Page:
PWC HAS BEEN REAPPOINTED as auditors of the British Standards Institution (BSI) following a competitive tender process launched in response to new rules laid down by the UK’s reporting watchdog.
The tender process, which is understood to be the first undertaken by the business standards company in 20 years, was conducted last month as a direct result of changes to the FRC’s corporate governance code.
Introduced last year, the revised code requires FTSE 350 companies to put their audits out to tender every ten years or explain why they didn’t.
PwC was invited to tender along with one other Big Four firm and two mid-tier firms, Accountancy Age understands.
Although the BSI is not listed – it operates under Royal Charter – and is not required to follow the corporate governance code, finance director Craig Smith says the company wanted to be at the “forefront of governance”.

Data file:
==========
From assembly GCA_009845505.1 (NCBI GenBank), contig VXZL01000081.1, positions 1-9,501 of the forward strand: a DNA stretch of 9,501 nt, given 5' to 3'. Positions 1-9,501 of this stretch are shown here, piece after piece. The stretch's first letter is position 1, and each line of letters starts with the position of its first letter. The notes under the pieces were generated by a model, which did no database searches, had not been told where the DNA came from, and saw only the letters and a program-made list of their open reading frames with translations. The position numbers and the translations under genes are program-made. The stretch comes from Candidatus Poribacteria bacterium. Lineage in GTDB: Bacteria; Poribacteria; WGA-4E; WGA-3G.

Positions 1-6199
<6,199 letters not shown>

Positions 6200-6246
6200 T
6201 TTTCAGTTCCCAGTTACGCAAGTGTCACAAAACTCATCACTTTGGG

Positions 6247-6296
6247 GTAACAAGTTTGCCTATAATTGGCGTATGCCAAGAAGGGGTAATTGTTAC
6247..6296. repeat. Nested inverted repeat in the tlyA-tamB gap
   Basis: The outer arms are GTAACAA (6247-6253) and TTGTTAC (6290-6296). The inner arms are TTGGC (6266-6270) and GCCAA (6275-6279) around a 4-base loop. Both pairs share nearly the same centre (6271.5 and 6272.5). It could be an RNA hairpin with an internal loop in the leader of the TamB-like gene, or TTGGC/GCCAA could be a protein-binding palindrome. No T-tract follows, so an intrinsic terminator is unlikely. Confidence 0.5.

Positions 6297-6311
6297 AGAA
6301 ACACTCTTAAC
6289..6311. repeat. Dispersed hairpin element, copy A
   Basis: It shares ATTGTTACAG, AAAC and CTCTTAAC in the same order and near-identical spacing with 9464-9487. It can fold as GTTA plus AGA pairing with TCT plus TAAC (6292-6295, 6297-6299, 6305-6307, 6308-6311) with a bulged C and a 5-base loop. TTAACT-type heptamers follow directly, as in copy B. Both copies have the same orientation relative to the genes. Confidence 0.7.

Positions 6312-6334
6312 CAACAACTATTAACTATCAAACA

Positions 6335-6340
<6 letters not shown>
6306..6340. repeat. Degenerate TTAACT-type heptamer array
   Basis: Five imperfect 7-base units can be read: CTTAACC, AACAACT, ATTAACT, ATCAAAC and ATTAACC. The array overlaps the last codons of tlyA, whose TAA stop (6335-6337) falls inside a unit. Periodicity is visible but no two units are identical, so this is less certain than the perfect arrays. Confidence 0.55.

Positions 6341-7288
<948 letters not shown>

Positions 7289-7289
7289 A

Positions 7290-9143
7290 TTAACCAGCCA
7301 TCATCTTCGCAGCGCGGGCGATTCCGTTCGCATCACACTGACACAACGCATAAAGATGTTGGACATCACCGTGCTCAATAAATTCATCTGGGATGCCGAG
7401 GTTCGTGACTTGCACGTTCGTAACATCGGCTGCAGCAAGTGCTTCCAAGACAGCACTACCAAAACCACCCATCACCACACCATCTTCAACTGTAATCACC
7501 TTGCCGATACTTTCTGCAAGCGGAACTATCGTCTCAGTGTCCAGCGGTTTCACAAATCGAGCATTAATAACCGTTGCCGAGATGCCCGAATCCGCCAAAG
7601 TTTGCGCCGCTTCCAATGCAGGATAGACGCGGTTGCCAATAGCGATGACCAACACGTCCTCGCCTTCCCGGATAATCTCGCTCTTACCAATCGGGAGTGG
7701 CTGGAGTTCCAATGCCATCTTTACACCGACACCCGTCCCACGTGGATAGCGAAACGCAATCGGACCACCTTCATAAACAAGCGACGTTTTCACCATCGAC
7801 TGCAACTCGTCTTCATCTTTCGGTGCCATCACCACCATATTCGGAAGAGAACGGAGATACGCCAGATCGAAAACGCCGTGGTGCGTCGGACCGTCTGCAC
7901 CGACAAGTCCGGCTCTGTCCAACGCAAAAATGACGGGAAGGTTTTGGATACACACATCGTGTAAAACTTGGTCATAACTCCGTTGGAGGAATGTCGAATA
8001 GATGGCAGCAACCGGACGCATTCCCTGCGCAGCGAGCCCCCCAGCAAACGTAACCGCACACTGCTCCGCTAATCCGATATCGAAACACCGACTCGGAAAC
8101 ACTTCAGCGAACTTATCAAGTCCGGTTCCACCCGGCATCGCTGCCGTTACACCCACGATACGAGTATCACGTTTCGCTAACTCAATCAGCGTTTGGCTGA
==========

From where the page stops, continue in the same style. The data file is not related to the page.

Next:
“When the view came around with the new guidelines to rotate tender we did it straight away,” Smith says. He adds that although PwC was reappointed, the process was “robust”.
“We had an extremely lengthy process in terms of resource in that all four firms got to meet the chairman, CEO, chairman of audit committee another non-executive director, myself and all my direct reports at regional and central level.”
The UK Competition Commission is currently consulting on plans to impose mandatory auditor rotation on large listed companies, while the European Parliament voted in April to force companies to change their auditor every 14 years.
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